Equities look set to prove the naysayers wrong

13th September 2010

Markets are gently settling into their new term, and so far it's been good news for their worried parents. Having vacillated at around 5,000 to 5,200, the FTSE 100 has gained around 300 points since the start of September.

This was always likely to be a crucial time. The summer months tend to see thin trading volumes and the ‘back to school' period was always likely to be a statement of intent for the next quarter.

To what extent can equity investors be encouraged by this positive start?

It would be remiss not to point out that there are still a lot of naysayers about. Take SocGen's arch-bear Albert Edwards, who believes markets are simply failing to realise that they are in a ‘vulcan death grip'.

Those who support his view generally point to the weakness of economic data, which in turn points to an imminent double-dip recession.

Of course, there are also the ‘hell in a hand-cart' minority. Also on Alphaville, the FT quotes Nouriel Roubini and Ian Bremmer:  "Driven by ever-more- desperate policymakers in the US, Europe and Japan, these cycles will both shorten and magnify.

"Political, policy and regulatory uncertainty will increase, and as a result, financial crises will become more frequent and costly, while risk aversion, volatility and uncertainty will rise."

But these views tend to be given more than their fair share of air time. As HSBC Asset Management's Neil Jungbacke points out: "Equities look cheap. The UK market is on a p/e of around 12x, which is historically low."

These valuation considerations are likely to be more significant to the majority of investors who, after all, have to put their money somewhere.

Econoclast on the FT says: "Isn't Albert in danger of doing what he accuses others of? He's picking data that confirm his view of the world. Let's ignore the better-than-expected nationwide manufacturing ISM and payrolls and concentrate on the Philly Fed workweek."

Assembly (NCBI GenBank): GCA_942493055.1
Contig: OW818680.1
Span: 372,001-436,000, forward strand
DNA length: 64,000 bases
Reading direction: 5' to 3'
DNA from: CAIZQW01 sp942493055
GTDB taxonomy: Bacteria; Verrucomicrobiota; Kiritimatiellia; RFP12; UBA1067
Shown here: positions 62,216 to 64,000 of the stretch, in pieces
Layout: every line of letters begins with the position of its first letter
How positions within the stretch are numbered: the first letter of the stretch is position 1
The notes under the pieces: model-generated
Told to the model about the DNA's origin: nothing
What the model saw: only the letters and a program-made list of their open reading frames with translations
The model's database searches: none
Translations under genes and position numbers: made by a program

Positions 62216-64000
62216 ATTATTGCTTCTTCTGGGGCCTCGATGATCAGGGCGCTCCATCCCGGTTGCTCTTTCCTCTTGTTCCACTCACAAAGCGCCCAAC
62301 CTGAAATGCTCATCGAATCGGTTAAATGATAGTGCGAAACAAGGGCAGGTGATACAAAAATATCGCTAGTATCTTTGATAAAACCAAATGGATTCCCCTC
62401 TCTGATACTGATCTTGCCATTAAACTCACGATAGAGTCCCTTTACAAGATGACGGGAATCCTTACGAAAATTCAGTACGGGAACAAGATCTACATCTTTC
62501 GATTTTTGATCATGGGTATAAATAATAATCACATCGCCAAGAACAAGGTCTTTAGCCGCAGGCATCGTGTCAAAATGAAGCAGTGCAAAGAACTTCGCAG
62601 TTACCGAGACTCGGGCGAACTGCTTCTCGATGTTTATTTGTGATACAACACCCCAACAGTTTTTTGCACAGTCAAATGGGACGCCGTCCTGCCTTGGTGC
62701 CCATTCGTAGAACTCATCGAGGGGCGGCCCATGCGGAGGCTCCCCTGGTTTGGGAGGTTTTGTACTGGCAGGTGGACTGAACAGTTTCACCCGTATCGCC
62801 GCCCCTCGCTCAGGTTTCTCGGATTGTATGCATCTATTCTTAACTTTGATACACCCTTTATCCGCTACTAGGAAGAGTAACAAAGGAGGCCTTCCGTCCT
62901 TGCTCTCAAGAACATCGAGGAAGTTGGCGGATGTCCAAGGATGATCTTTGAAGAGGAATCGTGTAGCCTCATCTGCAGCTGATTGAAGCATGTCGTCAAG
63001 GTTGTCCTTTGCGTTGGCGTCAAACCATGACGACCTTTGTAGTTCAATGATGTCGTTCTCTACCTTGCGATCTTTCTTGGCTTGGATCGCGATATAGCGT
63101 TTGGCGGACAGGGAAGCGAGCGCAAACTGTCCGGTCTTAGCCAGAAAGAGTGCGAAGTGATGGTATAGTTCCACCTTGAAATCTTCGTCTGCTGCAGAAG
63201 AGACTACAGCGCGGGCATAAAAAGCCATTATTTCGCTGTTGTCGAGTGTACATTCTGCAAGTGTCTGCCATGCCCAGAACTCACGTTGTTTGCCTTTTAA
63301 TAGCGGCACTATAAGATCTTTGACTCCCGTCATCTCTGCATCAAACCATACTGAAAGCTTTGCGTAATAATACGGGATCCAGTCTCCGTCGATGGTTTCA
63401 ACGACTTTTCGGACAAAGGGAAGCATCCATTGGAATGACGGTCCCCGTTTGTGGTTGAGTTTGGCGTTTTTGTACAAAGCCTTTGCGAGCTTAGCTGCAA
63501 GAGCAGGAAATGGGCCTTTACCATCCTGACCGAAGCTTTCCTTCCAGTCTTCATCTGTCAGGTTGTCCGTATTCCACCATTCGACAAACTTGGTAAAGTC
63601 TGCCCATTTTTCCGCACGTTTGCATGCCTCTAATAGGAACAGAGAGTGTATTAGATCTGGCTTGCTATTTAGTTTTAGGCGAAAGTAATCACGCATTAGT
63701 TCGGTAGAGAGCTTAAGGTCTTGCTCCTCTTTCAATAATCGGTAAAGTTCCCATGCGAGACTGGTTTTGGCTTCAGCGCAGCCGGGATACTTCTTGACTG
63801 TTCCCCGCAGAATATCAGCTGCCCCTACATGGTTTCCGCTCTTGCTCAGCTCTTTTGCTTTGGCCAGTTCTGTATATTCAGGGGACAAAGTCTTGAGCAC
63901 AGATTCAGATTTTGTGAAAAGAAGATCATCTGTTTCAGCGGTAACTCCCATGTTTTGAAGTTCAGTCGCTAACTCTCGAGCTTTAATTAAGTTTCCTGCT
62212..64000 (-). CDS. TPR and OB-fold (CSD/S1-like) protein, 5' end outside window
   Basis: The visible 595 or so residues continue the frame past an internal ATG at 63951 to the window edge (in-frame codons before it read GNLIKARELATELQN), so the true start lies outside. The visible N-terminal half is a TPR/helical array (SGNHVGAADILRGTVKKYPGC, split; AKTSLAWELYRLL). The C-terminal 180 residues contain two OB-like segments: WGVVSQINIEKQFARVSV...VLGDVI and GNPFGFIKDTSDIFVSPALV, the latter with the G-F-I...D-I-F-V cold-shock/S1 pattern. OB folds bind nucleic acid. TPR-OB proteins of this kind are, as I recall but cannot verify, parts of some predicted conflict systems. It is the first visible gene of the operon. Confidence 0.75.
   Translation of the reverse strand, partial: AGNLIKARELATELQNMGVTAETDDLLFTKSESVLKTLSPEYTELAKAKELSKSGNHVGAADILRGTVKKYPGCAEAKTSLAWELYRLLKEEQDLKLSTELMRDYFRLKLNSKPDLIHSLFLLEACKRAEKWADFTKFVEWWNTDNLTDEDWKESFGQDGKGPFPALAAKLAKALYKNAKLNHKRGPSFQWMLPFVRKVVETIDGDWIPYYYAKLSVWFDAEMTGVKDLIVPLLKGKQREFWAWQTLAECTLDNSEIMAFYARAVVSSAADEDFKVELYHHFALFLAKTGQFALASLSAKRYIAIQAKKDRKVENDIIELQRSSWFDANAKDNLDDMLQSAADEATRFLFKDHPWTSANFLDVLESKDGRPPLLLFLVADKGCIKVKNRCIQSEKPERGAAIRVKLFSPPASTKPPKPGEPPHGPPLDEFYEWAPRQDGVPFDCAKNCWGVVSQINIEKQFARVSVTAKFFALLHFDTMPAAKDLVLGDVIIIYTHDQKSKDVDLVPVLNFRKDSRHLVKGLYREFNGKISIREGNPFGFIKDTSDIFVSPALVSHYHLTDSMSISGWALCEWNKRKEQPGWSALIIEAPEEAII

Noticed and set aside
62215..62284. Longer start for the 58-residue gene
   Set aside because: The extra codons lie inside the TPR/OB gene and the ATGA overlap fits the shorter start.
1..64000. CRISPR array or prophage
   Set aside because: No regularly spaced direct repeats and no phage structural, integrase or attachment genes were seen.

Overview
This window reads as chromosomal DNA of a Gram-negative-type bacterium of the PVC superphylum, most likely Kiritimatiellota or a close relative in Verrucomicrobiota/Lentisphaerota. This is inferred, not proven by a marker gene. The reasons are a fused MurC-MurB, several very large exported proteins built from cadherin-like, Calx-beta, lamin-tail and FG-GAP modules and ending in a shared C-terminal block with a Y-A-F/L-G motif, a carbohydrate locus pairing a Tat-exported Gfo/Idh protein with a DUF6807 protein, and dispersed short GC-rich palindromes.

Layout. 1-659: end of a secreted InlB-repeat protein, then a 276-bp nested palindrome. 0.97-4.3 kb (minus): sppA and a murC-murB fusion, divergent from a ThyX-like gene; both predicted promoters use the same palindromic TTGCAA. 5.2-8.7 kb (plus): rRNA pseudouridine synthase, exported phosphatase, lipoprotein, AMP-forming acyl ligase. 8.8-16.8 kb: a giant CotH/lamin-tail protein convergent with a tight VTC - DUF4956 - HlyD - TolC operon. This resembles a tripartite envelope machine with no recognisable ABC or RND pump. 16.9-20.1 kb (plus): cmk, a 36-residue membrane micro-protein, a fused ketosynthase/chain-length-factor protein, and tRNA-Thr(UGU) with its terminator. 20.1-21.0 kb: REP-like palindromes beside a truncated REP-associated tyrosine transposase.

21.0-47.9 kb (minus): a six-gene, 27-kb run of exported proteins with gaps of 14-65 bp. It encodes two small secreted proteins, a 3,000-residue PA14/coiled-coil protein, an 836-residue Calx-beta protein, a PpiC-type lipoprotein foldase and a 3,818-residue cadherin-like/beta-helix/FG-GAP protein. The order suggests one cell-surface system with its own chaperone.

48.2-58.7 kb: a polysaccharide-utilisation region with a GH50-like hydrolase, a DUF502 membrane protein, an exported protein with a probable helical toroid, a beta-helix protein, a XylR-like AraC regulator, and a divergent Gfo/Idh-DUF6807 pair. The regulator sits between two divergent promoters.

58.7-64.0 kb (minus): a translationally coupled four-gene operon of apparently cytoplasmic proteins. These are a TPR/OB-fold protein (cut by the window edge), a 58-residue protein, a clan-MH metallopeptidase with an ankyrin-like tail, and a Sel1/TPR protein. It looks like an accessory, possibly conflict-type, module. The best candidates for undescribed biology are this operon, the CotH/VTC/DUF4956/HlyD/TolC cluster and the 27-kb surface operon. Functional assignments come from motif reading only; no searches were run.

This article in The Times makes a strong case for equities. In it, Simon Ward, an economist at Henderson, points out that when the money supply is growing faster than industrial output, equities tend to do well.

This is because the excess liquidity in the system has to find a home and tends towards the equities market. In contrast, when money supply is outpaced by industrial output equities have underperformed.

It continues: "The two measures flipped over in February of this year, with industrial output moving ahead again. Since then, as we have seen, equities have underperformed.

"Mr Ward expects a crossover again, in the opposite direction, when the figures are available for this summer, which should be good news for equities in the fourth quarter."

Equities also have the advantage that bonds are offering very little as this article, Investors on the verge of disaster, on the Motley Fool makes clear. There is little rationale for buying gilts at historically low yields, when low-risk blue chip equities are paying 5%-7%. At their best, the upside on gilts is unlikely to give investors more than inflation, at worst, it could provide a capital loss.

It seems likely that markets have gone back to school in a more serious-minded mode. This means no more messing around with expensive assets and trying to uncover real value.

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